Their first commercial success, however, was the Tactile Pro Keyboard. This keyboard used ALPS keyswitches that were first introduced in the Apple Extended Keyboard. Originally created in the 90s, the Tactile Pro is now available for both MACs and PCs. Today, however, it’s not only the Tactile Pro which offers users the ALPS-type switch. Matias have expanded on this field and successfully rescued this great switch technology. They also offer ALPS compatible keycaps should you need to replace old ones.

The Three Main Matias Switches

From a variety of products, Matias offers keyboards with three main ALPS-type switches. Described as quiet, click, and quiet linear, these ALPS clones are as good as their originals if not better. They used higher quality, harder materials resulting in the pinnacle of ALPS clone switches. This success has made them a contender in the keyboard industry and has won them numerous awards.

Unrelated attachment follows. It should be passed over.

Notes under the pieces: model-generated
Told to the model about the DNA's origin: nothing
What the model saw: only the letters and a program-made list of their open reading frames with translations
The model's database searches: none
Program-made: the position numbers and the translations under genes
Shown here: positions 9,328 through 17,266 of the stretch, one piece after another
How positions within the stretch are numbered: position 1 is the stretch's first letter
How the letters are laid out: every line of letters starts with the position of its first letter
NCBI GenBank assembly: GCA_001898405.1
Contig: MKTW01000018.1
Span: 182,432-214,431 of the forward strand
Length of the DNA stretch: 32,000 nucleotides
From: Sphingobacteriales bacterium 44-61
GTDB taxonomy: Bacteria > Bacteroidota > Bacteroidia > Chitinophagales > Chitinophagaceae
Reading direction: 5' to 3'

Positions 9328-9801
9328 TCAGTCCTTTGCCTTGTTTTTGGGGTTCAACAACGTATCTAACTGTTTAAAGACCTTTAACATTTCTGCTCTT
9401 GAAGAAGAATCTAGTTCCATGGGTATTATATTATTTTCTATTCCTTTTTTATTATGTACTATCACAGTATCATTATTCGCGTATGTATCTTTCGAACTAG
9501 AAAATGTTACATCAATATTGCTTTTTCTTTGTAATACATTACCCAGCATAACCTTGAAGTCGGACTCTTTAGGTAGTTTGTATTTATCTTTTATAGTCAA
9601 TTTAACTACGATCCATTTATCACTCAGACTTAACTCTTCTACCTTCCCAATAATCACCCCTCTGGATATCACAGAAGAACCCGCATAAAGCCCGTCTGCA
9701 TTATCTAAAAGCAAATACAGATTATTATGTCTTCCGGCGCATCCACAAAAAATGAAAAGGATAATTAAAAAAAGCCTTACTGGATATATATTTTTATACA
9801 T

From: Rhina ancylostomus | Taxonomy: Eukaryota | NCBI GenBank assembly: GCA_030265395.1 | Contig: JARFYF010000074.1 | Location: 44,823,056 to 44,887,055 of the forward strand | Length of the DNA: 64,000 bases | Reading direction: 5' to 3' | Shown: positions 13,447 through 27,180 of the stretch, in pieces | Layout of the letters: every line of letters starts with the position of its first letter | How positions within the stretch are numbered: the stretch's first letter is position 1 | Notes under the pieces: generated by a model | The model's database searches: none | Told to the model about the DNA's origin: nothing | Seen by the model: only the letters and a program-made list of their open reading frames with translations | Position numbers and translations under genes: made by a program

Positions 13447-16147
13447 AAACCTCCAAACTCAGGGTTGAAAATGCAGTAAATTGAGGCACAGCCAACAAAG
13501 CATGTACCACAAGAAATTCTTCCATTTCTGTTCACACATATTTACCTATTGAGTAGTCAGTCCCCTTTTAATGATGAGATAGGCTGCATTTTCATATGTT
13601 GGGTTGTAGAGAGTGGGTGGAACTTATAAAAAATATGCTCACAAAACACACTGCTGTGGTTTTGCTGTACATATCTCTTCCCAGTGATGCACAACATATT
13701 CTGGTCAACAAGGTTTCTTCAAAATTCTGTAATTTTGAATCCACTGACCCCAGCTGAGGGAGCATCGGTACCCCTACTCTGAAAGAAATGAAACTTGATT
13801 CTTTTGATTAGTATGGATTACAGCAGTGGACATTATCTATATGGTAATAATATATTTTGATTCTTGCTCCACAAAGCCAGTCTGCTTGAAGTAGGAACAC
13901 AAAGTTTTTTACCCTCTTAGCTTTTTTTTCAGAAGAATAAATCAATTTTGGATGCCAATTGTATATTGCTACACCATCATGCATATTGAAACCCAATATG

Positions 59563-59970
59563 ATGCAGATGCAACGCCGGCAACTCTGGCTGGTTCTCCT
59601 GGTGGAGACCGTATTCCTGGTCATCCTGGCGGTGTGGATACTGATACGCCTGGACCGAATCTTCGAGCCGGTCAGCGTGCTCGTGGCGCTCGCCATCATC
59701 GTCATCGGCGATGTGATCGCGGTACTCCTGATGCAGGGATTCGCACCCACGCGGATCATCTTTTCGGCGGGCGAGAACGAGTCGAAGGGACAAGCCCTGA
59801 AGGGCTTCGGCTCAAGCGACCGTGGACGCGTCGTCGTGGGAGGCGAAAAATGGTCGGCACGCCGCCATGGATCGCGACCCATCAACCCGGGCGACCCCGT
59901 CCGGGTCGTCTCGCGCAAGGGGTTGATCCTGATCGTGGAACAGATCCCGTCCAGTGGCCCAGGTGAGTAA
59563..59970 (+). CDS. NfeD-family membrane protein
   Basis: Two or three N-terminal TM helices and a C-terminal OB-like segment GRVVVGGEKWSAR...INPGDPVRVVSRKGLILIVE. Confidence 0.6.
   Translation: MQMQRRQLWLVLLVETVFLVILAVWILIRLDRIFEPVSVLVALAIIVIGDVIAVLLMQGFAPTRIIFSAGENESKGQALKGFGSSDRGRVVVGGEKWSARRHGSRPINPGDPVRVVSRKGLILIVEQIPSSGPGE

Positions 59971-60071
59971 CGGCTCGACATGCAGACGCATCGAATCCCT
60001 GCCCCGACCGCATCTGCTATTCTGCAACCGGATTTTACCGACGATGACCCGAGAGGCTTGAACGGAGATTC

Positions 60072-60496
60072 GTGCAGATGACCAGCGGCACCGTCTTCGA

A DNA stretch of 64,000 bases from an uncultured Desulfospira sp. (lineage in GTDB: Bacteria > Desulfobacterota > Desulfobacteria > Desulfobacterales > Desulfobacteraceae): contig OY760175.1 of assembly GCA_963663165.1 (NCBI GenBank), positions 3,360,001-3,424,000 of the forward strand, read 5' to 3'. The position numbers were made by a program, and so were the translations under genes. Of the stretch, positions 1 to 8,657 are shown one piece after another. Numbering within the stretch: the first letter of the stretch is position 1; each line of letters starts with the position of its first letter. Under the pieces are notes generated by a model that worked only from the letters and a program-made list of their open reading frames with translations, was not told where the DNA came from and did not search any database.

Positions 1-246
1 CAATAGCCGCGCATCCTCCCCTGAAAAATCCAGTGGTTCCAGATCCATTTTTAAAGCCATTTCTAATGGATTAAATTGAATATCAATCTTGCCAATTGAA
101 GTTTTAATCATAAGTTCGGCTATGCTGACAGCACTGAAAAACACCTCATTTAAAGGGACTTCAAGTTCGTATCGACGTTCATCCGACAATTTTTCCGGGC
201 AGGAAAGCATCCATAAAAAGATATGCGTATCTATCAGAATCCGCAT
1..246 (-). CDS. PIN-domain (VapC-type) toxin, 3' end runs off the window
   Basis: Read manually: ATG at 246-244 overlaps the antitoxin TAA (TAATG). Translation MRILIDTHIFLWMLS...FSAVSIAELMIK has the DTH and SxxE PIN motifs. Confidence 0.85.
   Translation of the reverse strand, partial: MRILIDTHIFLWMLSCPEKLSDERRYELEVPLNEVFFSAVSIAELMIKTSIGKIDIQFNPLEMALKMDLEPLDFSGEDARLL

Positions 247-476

Matias Click Switches

For those who love “clicky” sounds from their mechanical keyboards, the Matias Click is the perfect ALPS-like solution. These were the first switches used in the Tactile Pro. Matias offers a range of Tactile Pro keyboards today including the mini Tactile Pro.

These switches are an almost exact copy of the original ALPS SKBM White switches, only more modern with some improvements (such as a clear housing to support backlit keys). They keep the tactile feeling as well as the relentless sound of a hardworking typists or gamer. The sound has an advantage as well. This additional feedback allows for even faster work or play as the typist hears and feels every key stroke.

Matias re-created this ALPS based switch through two years of testing and development while also improving on the original technology. They reduced the “ping” sound found in the first ALPS springs that some users found irritating.

Matias Quiet Click Switches

A copy of the ALPS SKBM Black, this Matias switch features dampening bumpers that drastically reduces the “clack” noise from both the down and up-stroke produced when the keycap rattles against the switch housing. Matias designed these for their Quiet PRO line of keyboards. The tactile feeling of a mechanical keyboard is kept, while the mechanical sound is diminished. A great switch when you need some audible feedback, but don’t want to bother your neighbors.